Reporters Without Borders (RSF) and the National Association of Independent Mass Media in Tajikistan (NANSMIT) condemn the well-known Tajik journalist Khayrullo Mirsaidov’s 12-year prison sentence as an extremely grave threat to press freedom in Tajikistan.
Mirsaidov, who headed the national “Comedy Club” (KVN) team when arrested on 5 December 2017, was given the 12-year jail term on 11 July by a court in Khujand, the capital of the northern province of Sughd, after being convicted of misusing public funds, forgery and defamation.
He was arrested shortly after publishing an open letter accusing senior officials in Sughd province of corruption.
“Despite the official denials, the extraordinary severity of this sentence shows that this trial was politically motivated,” said Johann Bihr, the head of RSF’s Eastern Europe and Central Asia desk.
“We call for Khayrullo Mirsaidov’s immediate release and for an impartial review of the case on appeal. We also urge the Tajik authorities to guarantee the primacy of the law and the freedom to do investigative reporting on matters in the public interest.”
NANSMIT chairman Nuriddin Karshiboyev added: “We followed Khayrullo Mirsaidov’s trial closely and we saw how his criticism of corruption rebounded on him. This verdict has buried all hope of combatting corruption. No one will now dare to draw attention to corrupt behaviour.”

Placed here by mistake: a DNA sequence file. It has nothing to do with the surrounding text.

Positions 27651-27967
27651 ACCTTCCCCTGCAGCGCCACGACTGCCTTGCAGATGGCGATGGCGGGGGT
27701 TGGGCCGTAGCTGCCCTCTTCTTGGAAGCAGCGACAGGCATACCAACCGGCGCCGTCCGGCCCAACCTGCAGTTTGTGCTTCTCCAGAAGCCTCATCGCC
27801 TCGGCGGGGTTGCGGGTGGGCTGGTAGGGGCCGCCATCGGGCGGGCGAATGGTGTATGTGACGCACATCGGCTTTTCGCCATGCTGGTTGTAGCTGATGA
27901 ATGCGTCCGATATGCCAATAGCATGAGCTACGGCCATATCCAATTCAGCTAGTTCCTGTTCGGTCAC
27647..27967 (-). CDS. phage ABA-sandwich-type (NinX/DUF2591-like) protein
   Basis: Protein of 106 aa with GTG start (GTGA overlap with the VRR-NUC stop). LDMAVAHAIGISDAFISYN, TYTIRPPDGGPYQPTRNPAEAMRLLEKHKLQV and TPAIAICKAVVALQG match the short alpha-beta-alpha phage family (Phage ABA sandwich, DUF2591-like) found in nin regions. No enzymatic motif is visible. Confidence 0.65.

Although no secrecy was placed on the investigation, Mirsaidov’s trial was held behind closed doors and journalists had limited access to information. Mirsaidov’s lawyers insist that the prosecution failed to demonstrate his guilt on any of the three charges and they have announced their intention to appeal in the next few days.
His sentence prompted many protests but the authorities were quick to react. In a statement issued on 12 July, the prosecutor-general’s office said the media coverage and criticism “exceeded the bounds of journalistic ethics” and “could be considered as an obstacle to the process of justice.”
RSF and NANSMIT regard these veiled threats as indicative of a profound inability to tolerate criticism and as yet another attempt to deny Tajik citizens of their constitutional right to freedom of expression.
Tajikistan is ranked 149th out of 180 countries in RSF's 2018 World Press Freedom Index.